'At the beginning of this week the country was second only to the US with 1.88 million confirmed Covid-19 cases and 72,833 deaths. Its powerful agribusiness sector is allied with the country’s far-right president, Jair Bolsonaro, who has dismissed the pandemic as a “little flu”. The beef sector is worth $26bn (£20.7bn), according to the Brazilian Confederation of Agriculture and Livestock (CNA), while its chicken industry is worth another $8bn. Meat plants have stayed open during the pandemic, and staff work closely together, often in refrigerated areas. Other countries, including the US, Canada, Ireland and Germany, have also seen clusters around slaughterhouses...' 
'At a JBS plant in Dourados, in Mato Grosso do Sul state in the centre-west region, more than 4,000 employees were tested and nearly a quarter were positive, prosecutors said. The company suspended 1,600 workers on full pay but did not close the plant. As of 14 July, the town had 3,481 cases, a quarter of the state’s total.  The JBS plant in Dourados “was the initial focus for the outbreak”, said Andyane Tetila, an infectious diseases specialist in Dourados who works for the state health service. The JBS plant has 103 indigenous workers, many of whom live in  nearby reserves where more than 150 people were subsequently infected, said Indianara Machado, an indigenous nurse who works in the reserve.'
'Undercover footage at the Laboratory of Pharmacology and Toxicology (LPT) near Hamburg, published by Cruelty Free International and Soko Tierschutz, shows technicians with metal prongs grabbing macaque monkeys by the neck. The monkeys are restrained by braces during testing. The footage also shows primates being handled “violently” by technicians: in one incident a monkey has its head smacked against a door frame...'
'Some of the monkeys appeared to be kept alone in metal cages measuring less than a cubic metre and are seen spinning in circles, indicating high levels of distress. They were reportedly forced to stand for long periods. Dogs are pictured laying in what seemed to be their own blood and faeces, with one beagle in a cage appearing to be bleeding. Staff also appeared to mishandle cats.'
Barbaric tests on monkeys lead to calls for closure of German lab (The Guardian);
'Although recent reporting on deforestation has focused heavily on the Amazon, the fact is that the other ancient forests of South America – and elsewhere in the world – are disappearing too. These trees are probably falling to make way for a crop sometimes known as the “wonder bean” or even the “Cinderella bean”: soya. As the plane carries on, the huge soya fields that now patchwork this area unfold beneath us, small strips of forest still clinging on around their margins.'
'The discovery of a stable, cheap source of protein might have been a miracle for farmers – 75% of the world’s soya and maize is now fed to farm animals – but this monoculture is spreading over huge expanses of the Americas, and wiping out forests, wilderness and species as it goes. Soya is one of the four main culprits for deforestation (along with beef, wood and palm oil) and biodiversity loss as farmers clear land to grow this profitable oilseed.'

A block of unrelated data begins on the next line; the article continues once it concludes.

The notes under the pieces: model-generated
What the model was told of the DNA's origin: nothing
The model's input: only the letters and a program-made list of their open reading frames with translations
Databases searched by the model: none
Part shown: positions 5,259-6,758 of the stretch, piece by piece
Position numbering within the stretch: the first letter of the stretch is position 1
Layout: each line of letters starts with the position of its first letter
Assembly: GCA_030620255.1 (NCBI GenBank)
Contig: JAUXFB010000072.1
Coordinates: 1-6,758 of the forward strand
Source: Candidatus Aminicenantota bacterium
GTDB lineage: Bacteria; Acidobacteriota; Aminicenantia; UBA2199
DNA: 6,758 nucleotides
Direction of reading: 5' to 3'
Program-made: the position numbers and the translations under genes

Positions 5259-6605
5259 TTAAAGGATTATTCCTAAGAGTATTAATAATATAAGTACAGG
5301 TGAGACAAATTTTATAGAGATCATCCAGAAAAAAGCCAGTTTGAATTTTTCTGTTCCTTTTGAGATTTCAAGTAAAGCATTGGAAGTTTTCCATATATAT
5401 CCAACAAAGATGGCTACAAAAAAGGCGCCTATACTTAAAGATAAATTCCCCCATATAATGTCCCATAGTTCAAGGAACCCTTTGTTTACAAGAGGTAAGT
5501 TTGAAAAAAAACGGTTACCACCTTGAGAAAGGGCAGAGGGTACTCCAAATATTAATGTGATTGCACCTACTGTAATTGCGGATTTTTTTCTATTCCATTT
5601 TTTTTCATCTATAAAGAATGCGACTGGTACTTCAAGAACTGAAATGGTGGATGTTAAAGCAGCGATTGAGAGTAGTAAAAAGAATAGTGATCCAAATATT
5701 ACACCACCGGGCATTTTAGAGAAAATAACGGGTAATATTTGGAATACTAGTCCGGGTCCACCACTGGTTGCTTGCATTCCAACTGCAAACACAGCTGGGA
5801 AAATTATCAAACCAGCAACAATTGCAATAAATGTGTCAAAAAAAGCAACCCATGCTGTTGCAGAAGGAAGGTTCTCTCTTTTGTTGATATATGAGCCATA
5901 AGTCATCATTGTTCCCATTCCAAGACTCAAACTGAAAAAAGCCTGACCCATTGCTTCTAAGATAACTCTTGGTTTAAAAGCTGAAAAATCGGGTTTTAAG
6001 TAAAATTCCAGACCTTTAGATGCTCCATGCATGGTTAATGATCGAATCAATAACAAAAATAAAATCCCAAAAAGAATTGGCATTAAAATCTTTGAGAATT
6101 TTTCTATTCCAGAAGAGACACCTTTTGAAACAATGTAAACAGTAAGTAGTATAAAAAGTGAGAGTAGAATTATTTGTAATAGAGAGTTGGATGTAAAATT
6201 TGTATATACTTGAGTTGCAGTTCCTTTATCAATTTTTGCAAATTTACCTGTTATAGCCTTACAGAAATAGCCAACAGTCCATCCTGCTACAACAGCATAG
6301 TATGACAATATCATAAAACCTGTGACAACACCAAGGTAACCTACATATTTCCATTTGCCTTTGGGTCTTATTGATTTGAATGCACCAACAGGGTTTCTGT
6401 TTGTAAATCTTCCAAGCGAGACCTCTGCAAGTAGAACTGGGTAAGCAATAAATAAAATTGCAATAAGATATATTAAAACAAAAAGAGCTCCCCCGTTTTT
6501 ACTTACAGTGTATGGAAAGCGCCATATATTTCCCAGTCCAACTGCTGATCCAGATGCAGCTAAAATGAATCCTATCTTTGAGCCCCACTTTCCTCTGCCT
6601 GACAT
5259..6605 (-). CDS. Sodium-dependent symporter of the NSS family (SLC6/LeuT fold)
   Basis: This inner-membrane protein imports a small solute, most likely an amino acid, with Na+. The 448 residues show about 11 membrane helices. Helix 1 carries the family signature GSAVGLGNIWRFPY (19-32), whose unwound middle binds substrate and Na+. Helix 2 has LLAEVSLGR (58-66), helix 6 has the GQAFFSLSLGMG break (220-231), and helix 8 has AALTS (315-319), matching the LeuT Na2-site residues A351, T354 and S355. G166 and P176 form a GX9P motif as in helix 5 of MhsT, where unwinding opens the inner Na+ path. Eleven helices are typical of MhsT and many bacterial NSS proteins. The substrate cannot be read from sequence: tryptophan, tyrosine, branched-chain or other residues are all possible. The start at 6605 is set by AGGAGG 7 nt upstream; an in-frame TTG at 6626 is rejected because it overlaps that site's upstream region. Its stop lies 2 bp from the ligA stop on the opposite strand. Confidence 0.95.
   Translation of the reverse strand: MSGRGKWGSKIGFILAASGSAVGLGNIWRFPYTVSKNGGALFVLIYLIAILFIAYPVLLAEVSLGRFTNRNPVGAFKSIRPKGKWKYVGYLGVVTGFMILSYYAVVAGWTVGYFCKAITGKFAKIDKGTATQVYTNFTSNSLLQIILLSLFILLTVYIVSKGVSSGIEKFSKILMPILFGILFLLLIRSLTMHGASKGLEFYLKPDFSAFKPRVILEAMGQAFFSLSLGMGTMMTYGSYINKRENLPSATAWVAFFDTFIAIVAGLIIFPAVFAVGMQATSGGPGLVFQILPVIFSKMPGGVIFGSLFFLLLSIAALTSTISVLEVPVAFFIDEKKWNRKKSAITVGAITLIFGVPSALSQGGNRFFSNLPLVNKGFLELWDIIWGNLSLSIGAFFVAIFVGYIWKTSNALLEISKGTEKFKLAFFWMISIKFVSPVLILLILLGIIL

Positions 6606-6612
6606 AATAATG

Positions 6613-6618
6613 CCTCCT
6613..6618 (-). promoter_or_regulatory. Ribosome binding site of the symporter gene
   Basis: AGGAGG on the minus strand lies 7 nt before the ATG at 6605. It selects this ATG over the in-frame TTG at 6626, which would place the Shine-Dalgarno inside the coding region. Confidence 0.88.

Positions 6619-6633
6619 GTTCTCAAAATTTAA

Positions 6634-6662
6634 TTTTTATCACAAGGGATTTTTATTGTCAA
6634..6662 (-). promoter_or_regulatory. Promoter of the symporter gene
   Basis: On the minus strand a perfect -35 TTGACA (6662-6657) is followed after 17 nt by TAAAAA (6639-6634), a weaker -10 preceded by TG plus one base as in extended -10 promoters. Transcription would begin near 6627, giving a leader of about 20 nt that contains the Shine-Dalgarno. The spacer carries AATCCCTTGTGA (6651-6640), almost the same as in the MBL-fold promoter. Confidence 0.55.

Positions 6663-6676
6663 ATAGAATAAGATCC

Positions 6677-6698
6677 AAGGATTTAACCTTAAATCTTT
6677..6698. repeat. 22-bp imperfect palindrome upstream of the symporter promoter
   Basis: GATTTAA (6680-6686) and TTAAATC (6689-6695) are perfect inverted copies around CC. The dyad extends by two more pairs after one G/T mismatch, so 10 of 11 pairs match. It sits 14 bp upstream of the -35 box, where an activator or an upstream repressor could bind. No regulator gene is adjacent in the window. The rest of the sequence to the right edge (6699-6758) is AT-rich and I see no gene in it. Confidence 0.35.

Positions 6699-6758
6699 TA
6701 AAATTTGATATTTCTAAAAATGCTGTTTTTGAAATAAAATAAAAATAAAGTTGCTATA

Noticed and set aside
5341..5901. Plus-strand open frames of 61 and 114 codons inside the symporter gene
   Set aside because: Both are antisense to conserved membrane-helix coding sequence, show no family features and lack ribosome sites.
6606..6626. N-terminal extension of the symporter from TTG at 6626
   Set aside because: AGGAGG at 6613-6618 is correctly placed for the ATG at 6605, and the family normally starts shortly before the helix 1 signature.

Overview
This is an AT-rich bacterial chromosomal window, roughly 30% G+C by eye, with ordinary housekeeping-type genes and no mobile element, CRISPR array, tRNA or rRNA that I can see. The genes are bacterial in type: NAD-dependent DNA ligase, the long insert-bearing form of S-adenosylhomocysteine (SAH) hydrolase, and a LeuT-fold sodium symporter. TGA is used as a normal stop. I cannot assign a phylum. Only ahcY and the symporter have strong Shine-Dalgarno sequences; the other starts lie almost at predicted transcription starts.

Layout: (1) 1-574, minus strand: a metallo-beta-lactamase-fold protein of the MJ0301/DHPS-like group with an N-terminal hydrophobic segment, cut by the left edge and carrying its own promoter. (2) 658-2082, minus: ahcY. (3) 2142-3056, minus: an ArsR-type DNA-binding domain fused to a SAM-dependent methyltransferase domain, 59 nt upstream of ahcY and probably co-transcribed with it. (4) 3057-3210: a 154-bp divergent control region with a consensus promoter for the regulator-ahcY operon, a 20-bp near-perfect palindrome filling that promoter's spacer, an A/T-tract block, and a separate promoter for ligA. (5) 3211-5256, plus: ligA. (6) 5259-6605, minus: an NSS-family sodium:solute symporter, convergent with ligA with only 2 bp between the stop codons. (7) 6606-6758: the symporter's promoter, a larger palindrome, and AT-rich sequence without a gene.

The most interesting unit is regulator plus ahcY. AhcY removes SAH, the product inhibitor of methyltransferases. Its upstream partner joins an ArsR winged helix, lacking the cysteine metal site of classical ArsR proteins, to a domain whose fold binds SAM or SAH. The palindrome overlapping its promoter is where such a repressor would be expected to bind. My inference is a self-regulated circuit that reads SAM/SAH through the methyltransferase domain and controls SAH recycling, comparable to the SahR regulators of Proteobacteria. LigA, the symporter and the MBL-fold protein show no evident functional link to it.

'... deforestation rate in Argentina is one of the highest in the world. According to Nasa’s Earth Observatory, 20% of the Gran Chaco’s forest, 55,000 square miles – an area larger than England – was lost between 1985 and 2016... The UK and EU don’t grow much soya and so the EU now imports about 15m tonnes of un-ground soya beans, and about 19m tonnes of crushed meal, while in 2017 the UK alone imported 2m tonnes of oilcake. The biggest importer by far however is China, the one-time home of soy. In 2017 China imported a breathtaking 96m tonnes of soya beans. For the exporters, America, Brazil and Argentina, soya is big business.'
- Rise of the 'wonder bean': from deforestation to your plate (The Guardian);
"In 2009, Walmart, Nike and other global companies vowed to stop buying beef and leather from Brazilian companies operating in the Amazon. They were responding to pressure from the environmental group Greenpeace, which had determined that cattle ranching there had become the largest driver of deforestation in the world, with an average of one acre of the Amazon cleared every eight seconds for grazing."
"... a decade later, the Amazon is in even graver danger, with 17% of its forests already gone and some scientists warning that losing as little as 3% more could begin turning it to savanna because the ecosystem will produce too little rainfall to sustain itself."
"Brazil produces more beef than any other country except the United States and exports more than anywhere else, sending 20% of its production to Hong Kong, China, the European Union and several smaller buyers.  The Brazilian company JBS, the world’s largest meatpacker with more than $50 billion in annual revenue, counts Walmart and Costco as major clients."
- Cows are killing the Amazon. Pledges from Walmart and Nike didn’t help save it (Los Angeles Times);
"Hotspots of antibiotic-resistant superbugs are springing up in farms around the world, the direct result of our overconsumption of meat, with potentially disastrous consequences for human health, a study has found."
"The scientists, reporting on their work in the peer review journal Science, said there was a “window of opportunity” to limit the rise of resistant bacteria “by encouraging a transition to sustainable animal farming practices” around the world, particularly in the countries highlighted."